Latrodectus (Theridiidae) Picture Thread

NYAN

Arachnoking
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This is incorrect. Latrodectus variolus has the separated hourglass. Hesperus are solid black with the red hourglass. Mactans has the red hourglass, and red at the end of the abdomen where it webs from.
This is mostly correct. Hesperus do sometimes have a broken hourglass like variolus do. I’ve even photographed some.
 

RebelWolf

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Latrodectus Mactans. The southern black widow spider. She's not my pet and I'm not sure if this is ok to post it with this being a black widow picture thread, I think this is ok. Let me know and if it is not, I apologize. I came across this girl outside a hotel. I saw the web and exoskeleton and judging by the web and exoskeleton, I had a feeling it was a widow spider. So after some probing with a stick, I saw the spider with her red hourglass and my suspicions were confirmed. I left her be. Beautiful spider. One day I'm gonna own a black widow as a pet, whether it be latrodectus hesperus or latrodectus mactans
 

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NYAN

Arachnoking
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Latrodectus Mactans. The southern black widow spider. She's not my pet and I'm not sure if this is ok to post it with this being a black widow picture thread, I think this is ok. Let me know and if it is not, I apologize. I came across this girl outside a hotel. I saw the web and exoskeleton and judging by the web and exoskeleton, I had a feeling it was a widow spider. So after some probing with a stick, I saw the spider with her red hourglass and my suspicions were confirmed. I left her be. Beautiful spider. One day I'm gonna own a black widow as a pet, whether it be latrodectus hesperus or latrodectus mactans
This is a L. geometricus
 

Clickbait

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I was able to get more clear pics of her. She appears to be more black and dark in color. If she is a brown widow, never seen them with such dark colors
Now I am not saying you’re wrong, but some L. Geos can be fairly dark. I own one, and when I first saw her I thought she was an L. Mactans—I only realized she wasn’t when I saw her striped legs.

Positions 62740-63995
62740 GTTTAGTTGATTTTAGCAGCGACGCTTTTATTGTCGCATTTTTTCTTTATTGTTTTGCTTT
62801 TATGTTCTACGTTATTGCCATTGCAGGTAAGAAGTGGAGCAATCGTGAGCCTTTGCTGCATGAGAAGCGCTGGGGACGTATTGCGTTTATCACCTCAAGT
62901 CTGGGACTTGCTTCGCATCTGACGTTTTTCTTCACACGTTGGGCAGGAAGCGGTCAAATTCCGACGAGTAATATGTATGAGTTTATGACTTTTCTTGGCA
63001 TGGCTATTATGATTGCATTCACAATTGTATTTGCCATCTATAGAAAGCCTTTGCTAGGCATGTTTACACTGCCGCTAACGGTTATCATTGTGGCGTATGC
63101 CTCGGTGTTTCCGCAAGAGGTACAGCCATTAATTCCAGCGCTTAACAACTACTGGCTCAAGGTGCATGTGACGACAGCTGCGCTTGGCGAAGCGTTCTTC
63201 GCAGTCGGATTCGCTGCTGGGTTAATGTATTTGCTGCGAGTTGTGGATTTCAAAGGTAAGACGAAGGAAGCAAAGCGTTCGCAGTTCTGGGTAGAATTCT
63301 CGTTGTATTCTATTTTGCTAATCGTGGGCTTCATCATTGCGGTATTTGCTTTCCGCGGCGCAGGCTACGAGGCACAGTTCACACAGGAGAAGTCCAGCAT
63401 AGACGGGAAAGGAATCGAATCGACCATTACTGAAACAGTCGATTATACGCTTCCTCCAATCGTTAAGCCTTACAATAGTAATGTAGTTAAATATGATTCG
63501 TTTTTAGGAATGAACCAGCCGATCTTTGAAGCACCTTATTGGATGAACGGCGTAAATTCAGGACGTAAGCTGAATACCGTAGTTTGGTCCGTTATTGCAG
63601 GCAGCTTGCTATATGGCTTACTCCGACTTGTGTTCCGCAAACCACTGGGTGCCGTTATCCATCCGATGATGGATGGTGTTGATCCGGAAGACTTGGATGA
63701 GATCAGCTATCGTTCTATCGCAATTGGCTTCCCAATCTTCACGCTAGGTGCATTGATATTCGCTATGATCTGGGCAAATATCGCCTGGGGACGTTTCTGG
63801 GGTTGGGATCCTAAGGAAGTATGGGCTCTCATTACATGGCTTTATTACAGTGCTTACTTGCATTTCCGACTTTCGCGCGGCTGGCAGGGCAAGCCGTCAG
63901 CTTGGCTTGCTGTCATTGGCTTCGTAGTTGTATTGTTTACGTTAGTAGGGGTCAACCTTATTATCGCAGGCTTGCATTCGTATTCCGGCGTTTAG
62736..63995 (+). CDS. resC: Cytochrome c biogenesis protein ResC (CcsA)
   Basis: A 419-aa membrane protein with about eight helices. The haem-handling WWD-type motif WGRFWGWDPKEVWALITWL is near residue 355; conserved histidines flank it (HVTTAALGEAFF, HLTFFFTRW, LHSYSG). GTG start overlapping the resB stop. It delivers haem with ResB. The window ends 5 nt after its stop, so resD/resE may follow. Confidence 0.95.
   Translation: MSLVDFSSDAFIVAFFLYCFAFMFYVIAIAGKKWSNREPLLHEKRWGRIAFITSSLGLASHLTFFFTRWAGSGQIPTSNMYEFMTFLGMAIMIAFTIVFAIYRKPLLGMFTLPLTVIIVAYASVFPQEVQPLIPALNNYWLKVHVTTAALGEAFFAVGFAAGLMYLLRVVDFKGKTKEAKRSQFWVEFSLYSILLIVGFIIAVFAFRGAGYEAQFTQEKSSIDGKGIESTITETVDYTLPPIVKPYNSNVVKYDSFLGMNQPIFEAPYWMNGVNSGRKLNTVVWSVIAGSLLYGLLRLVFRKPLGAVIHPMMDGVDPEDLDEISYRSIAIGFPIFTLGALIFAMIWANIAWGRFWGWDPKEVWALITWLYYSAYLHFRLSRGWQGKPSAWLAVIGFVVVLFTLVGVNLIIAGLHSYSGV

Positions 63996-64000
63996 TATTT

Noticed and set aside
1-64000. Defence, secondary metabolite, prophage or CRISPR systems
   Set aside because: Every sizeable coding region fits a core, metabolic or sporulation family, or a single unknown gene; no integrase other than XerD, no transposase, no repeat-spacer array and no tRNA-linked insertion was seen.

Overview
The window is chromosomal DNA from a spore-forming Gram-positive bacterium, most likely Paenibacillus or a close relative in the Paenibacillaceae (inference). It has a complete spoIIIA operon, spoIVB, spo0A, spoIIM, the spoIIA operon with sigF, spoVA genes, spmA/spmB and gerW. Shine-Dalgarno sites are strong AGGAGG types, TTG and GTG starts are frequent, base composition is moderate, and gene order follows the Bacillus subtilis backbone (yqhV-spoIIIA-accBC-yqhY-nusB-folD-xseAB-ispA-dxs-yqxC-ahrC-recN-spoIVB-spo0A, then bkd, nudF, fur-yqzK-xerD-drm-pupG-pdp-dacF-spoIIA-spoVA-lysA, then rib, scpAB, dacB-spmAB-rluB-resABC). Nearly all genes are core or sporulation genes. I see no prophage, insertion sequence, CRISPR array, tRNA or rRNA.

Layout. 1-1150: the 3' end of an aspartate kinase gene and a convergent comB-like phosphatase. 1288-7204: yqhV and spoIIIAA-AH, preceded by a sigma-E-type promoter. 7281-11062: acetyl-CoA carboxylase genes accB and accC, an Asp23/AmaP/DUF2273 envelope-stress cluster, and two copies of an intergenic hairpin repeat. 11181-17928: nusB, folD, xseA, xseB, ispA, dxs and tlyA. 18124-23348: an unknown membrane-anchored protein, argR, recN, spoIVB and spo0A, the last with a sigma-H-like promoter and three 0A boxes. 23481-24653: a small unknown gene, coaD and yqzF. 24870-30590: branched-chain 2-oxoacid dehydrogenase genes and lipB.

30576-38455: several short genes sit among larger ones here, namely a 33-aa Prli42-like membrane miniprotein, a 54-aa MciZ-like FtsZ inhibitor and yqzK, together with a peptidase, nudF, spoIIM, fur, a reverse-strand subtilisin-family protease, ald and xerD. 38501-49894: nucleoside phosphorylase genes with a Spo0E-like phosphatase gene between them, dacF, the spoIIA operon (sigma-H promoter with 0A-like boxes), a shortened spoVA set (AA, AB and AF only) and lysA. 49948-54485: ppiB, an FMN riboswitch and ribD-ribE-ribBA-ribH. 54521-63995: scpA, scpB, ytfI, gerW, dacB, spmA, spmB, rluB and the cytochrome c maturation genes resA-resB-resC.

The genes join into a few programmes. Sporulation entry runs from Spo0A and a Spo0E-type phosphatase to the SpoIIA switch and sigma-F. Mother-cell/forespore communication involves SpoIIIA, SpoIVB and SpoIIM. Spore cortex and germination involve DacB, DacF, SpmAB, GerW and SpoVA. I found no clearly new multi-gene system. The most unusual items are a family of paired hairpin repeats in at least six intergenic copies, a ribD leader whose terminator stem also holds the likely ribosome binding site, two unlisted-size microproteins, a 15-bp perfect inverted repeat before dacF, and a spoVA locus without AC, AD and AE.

RebelWolf

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Now I am not saying you’re wrong, but some L. Geos can be fairly dark. I own one, and when I first saw her I thought she was an L. Mactans—I only realized she wasn’t when I saw her striped legs.
I forgot to mention I was in North Carolina when I saw this widow spider. I'm not too sure if the brown widow's range includes North Carolina, I will have to look that up to be sure. I never heard of brown widow spiders being found in North Carolina. Maybe I should've coaxed her out of her hiding crevice to get a better look at her. So she's either a brown widow or southern black widow. I'm at a loss, haha!! If you say she's a brown widow then I have to agree and if everyone else says so then again, I have to agree
 

Clickbait

Arachnopeon
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I forgot to mention I was in North Carolina when I saw this widow spider. I'm not too sure if the brown widow's range includes North Carolina, I will have to look that up to be sure. I never heard of brown widow spiders being found in North Carolina. Maybe I should've coaxed her out of her hiding crevice to get a better look at her. So she's either a brown widow or southern black widow. I'm at a loss, haha!! If you say she's a brown widow then I have to agree and if everyone else says so then again, I have to agree
See that's what is interesting! I live in North Carolina, and in the area between my dad's doctor office and my girlfriend's house (<1 mile) I have found upwards of 10 specimens. Most of the literature I've read only mentions their range extending to South Carolina, so I believe this to be a new phenomenon. When I first encountered what I now know to have been a brown widow, I mistook it for a black widow because I had never heard of the brown widow. But the one thing that I could not get over was the odd brownish color (it was fairly dark for an L. geo but too matte and brown to be an L. Mactans), and now that I've observed several L. Geo specimens in my region, I believe this one was in fact an L. Geo. I believe you can even see it in my post history, when I posted a photo of it consuming a wolf spider.

One other thing: if you ever see this specimen again and observe that it has spiky, Covid-shaped egg sacks, then it is absolutely an L. Geo. The Covid shape is diagnostic of the species (in fact my L. Geo just laid what I think is an unfertilized sack).
 
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